Southeast Michigan vegetables regional report – Aug. 21, 2013

Keep up with fungicide FRAC code rotation for appropriate management of pumpkin powdery mildew and to avoid resistance issues. Be on the lookout for insect pests.

Temperatures in the southeast ranged from 43 to 84 degrees Fahrenheit with an average of 63 F. In the following week, temperatures are forecasted to range from 55 to 85 F.

No precipitation events have been recorded at the Petersburg Enviro-weather station. This has contributed to slow down of disease epidemics in several vegetable crops fields. However, the dry weather and warmer temperatures promote insect pest population build up. Look out for aphids, mites and other insect pests and use thresholds to guide insecticide applications and timing. Consult the Michigan State University Extension publication E312 “2013 Insect, Disease and Nematode Control for Commercial Vegetables.”

The next precipitation event is forecasted for Thursday (Aug. 22). Current growing degree days (GDD) recorded at the Petersburg Enviro-weather station are 3,277, 2,607 and 1,999 (GDD base 42, 45 and 50 degrees Fahrenheit respectively).

Vegetable crops report

Sweet corn harvest continues and will be complete in approximately the next two weeks. Corn earworm moth counts are below threshold for both the Monroe and Lenawee county traps – only three and two moths caught over five days. Low risk of corn earworm is forecasted for our area.

No European corn borer has been caught in the Monroe County trap. No western bean cutworm counts were found on the Monroe or Lenawee county traps. The risk for this insect pest is forecasted as moderate in our area.

Bell, jalapeno and banana pepper harvest continues. Processing tomato harvest has started and will continue. Anthracnose symptoms on ripe tomato fruits are prevalent across fields.

Anthracnose symptoms on tomatoes
Anthracnose symptoms in tomatoes.
Photo credit: Lina Rodriguez-Salamanca, MSU Extension

Processing cabbage and small acreage of broccoli, kale and cauliflower harvest continues. Fall cole crop planting continues. Cole crop caterpillar activity will increase over the next two weeks. No cabbage aphids have been observed.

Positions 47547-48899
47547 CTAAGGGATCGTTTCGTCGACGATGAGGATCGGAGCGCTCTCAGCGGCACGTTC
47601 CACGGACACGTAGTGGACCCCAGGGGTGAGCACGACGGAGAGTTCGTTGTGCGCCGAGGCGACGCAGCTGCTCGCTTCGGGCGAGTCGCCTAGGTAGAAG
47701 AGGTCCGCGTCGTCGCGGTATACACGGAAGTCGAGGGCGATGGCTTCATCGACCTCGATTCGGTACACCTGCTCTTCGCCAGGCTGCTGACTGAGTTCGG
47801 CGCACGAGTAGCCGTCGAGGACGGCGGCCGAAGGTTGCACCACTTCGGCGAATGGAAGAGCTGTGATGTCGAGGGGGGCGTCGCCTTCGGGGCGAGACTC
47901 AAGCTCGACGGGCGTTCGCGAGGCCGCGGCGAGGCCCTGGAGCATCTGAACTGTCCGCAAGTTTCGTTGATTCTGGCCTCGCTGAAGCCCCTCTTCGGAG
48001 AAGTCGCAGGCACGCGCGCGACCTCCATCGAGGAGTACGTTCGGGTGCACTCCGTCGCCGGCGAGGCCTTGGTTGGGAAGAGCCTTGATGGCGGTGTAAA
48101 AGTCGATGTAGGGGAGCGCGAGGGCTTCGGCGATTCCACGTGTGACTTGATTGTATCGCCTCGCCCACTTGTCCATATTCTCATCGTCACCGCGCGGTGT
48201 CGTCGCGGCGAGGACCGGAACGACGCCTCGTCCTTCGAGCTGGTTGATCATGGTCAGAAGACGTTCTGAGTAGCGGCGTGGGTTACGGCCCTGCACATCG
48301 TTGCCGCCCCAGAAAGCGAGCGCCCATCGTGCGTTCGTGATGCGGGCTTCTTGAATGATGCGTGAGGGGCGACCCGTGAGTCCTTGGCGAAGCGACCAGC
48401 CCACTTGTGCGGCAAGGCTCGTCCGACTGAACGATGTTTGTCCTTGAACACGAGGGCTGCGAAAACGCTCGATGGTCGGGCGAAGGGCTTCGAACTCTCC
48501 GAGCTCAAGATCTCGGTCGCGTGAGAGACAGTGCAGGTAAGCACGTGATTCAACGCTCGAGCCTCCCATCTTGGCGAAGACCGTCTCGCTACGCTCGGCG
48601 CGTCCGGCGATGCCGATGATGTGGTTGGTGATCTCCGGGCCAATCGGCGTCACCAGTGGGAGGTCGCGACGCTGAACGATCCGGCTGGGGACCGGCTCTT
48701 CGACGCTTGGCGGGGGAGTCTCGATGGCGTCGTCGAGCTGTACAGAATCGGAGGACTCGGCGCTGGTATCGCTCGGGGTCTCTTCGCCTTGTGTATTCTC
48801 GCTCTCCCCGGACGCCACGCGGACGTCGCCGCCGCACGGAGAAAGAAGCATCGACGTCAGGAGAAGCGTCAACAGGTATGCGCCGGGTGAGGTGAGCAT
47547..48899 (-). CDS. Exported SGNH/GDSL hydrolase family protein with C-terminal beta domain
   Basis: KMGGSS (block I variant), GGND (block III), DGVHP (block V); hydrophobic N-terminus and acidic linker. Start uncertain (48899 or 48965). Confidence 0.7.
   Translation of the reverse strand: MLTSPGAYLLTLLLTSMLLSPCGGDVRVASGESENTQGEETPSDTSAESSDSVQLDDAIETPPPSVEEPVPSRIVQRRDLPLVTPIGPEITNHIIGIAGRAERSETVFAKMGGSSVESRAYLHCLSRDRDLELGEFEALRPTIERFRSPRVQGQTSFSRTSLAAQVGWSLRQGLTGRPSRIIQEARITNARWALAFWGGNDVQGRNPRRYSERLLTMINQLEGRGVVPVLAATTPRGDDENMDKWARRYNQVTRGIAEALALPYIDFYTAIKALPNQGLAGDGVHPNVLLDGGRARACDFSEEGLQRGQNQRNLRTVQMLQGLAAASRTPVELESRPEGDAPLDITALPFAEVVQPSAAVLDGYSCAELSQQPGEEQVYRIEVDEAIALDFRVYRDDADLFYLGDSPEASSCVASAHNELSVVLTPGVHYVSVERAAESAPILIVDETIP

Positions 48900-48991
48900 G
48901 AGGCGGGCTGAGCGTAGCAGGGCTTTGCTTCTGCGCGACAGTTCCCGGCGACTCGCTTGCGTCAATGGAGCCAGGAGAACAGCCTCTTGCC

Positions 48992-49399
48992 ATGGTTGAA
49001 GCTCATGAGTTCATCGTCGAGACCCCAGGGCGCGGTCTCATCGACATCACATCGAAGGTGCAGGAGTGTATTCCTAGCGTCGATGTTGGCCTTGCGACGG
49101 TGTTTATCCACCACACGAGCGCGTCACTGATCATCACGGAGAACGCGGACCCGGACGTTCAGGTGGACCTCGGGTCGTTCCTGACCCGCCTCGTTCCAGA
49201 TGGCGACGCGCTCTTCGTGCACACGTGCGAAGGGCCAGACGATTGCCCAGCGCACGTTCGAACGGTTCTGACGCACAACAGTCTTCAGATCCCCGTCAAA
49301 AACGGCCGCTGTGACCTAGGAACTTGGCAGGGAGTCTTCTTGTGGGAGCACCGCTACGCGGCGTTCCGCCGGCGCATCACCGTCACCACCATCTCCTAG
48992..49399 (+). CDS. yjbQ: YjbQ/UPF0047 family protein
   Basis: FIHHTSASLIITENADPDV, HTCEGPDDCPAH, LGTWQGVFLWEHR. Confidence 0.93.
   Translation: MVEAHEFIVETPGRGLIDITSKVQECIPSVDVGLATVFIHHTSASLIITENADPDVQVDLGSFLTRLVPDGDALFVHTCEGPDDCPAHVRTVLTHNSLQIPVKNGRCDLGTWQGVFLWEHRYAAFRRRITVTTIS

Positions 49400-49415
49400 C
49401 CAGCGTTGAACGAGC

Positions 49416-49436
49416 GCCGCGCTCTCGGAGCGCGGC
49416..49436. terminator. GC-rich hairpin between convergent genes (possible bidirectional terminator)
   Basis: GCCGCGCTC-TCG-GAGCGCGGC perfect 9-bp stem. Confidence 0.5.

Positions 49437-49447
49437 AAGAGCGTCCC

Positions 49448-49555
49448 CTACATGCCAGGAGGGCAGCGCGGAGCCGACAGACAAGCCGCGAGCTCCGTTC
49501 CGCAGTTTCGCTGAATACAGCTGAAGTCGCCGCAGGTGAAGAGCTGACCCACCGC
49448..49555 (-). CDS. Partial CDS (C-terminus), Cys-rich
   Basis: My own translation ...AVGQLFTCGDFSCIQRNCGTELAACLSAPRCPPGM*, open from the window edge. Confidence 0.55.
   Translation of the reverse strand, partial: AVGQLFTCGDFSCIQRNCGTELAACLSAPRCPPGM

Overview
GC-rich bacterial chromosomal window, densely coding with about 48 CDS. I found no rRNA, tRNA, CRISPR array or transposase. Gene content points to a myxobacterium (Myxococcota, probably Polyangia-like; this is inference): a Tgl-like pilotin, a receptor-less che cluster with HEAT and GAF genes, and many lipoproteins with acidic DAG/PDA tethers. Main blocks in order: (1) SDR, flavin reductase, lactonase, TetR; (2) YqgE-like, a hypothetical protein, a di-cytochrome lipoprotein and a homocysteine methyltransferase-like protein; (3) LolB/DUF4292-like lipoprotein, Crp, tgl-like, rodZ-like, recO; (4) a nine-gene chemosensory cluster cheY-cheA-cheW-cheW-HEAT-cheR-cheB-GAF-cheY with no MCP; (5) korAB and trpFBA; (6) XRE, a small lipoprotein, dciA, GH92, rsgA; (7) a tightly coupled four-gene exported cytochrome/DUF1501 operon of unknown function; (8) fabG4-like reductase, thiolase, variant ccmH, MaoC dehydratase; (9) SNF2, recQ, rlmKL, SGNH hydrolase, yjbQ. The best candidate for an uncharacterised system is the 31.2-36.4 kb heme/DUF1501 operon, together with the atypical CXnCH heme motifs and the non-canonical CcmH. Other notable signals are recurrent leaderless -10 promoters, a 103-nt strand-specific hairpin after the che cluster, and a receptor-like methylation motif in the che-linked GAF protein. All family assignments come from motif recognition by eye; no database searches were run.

Harvest is completed on most cucumber, zucchini and yellow squash fields. Cantaloupe and watermelon harvest continues, but fruit quality issues (lack of firm fruit) have been reported.

Pumpkins are bearing 8- to 16-inch fruit. Symptoms of virus have been observed in south central Michigan. Growers using integrated pest management (IPM) are reporting adequate control of powdery mildew in pumpkins and watermelons with Hausbeck lab’s current recommendations. Always remember to alternate between FRAC codes (Fungicide Resistant Action Codes) and read fungicide labels.

Reduced inputs and certified organic growers are having a harder time keeping powdery mildew populations under control. For more information on tolerant pumpkin varieties and OMRI listed material, read “Managing Cucurbit Powdery Mildew Organically.”

Save the date for the 2014 Integrated Pest Management (IPM) Academy, held Feb. 18-19, 2014 in East Lansing, Mich.

Remember, this is that time of the year where you can build the soil health in your farm! Visit Midwest Cover Crops Council Cover Crop Decision Tool to learn more about planting cover crops to improve soil health and enhance weed control.

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